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Evaluating NAEP and CST Results

Evaluating State-Level Scores from NAEP and the CSTs: Why Both Sets of Results Should Be Considered But Not Compared.

To monitor the academic achievement of California students, many people turn to results from state and national assessments, namely the California Standards Tests (CSTs) and the National Assessment of Educational Progress (NAEP). Both assessments provide valid information about student achievement, but differences in the purpose, content, format, and scoring and reporting of these assessments make direct comparisons of results inappropriate. This document offers a glimpse at those differences.


NAEP is the only nationally representative and continuing assessment of what America’s students know and can do in various subjects including reading, writing, mathematics, and science. NAEP is administered by the United States Department of Education, with oversight and direction from the National Assessment Governing Board.

Note: NAEP is a broad program that consists of the main NAEP assessment, the long-term trend assessment, and a number of special studies. Because main NAEP is the primary component that provides state-level results, it is the focus of comparison in this document.

The CSTs are the primary component of California’s Standardized Testing and Reporting (STAR) Program. The CSTs are developed exclusively for California’s public schools and are designed to measure how well students in grades two through eleven are achieving the state content standards, adopted by the State Board of Education (SBE), for English-language arts, mathematics, history-social science, and science. The CSTs are administered by the California Department of Education (CDE), with policy direction from the SBE.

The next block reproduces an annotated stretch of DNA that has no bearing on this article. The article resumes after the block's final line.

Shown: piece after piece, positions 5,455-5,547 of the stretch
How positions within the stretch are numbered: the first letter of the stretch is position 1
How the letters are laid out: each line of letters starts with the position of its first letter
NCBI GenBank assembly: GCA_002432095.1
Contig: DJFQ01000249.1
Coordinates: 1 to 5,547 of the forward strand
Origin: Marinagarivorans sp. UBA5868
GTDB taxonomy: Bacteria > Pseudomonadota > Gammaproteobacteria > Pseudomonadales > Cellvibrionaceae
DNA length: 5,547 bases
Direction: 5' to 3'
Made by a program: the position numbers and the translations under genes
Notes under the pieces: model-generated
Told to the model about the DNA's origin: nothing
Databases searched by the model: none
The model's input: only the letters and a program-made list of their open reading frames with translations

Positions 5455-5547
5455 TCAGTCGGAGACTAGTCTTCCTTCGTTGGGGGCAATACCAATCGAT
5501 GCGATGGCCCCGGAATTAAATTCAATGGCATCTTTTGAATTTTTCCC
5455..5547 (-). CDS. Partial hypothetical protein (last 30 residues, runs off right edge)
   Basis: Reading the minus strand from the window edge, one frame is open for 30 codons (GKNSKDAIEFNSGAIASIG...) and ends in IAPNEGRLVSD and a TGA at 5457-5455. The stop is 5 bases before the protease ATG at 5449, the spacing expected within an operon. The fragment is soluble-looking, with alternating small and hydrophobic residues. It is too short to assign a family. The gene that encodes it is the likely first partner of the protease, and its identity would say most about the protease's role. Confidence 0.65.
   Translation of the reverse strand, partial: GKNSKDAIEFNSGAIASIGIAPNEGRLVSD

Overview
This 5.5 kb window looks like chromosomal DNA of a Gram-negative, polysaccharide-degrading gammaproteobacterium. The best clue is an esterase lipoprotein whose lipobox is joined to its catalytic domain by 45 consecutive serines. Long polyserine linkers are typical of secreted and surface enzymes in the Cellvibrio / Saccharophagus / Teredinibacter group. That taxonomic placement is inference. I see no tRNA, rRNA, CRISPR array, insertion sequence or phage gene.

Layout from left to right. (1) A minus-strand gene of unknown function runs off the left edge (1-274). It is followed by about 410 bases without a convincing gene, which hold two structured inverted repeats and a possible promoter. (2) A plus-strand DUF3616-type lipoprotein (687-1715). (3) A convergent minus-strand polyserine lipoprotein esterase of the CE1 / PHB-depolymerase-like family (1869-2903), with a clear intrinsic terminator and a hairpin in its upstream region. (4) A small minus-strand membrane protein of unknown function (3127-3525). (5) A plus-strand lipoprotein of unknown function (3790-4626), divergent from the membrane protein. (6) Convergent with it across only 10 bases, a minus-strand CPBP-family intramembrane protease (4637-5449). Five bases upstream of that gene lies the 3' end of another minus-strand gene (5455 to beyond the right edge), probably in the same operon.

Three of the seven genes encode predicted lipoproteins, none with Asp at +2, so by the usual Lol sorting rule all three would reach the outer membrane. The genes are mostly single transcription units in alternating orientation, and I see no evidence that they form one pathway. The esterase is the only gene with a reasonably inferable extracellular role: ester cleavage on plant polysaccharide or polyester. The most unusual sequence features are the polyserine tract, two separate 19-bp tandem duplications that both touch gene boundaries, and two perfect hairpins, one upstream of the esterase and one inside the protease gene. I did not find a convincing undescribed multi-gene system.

NAEP and the CSTs serve different primary purposes:

  • Originally established solely as a national measure of student achievement; only later offered state-level results to measure the progress of individual states.
  • No accountability stakes for states, districts, schools,   or students.
  • Developed specifically to measure how well California’s students are achieving California’s content standards.
  • Results used for state and federal accountability purposes.

Although there is overlap in the content tested by NAEP and the CSTs, the two assessments are developed independently. As a result, there are a number of distinct and important differences in the selection, organization, and weighting of standards and objectives for each assessment.

  • Content is based on assessment frameworks developed and adopted by the National Assessment Governing Board with input from teachers, curriculum specialists, school administrators, parents, and members of the general public. Each framework covers a broad range of assessment objectives.
  • Assesses many different subjects, but reports state-level results only for grades four and eight reading, writing, mathematics, and science.
  • Content is based on test blueprints which outline the specific California content standards assessed by grade and subject. The test blueprints are developed through a consultative process with teachers, curriculum specialists, school administrators, and representatives of postsecondary education.
  • Report state-level results for mathematics, English-language arts (i.e., reading and writing), science, and history-social science.

Clear distinctions between the assessments can be seen in the allocation of test questions by content area. A further distinction exists in the English-language arts assessments, as the CST for English-language arts encompasses reading and writing within the same test, while NAEP assesses reading separately from writing.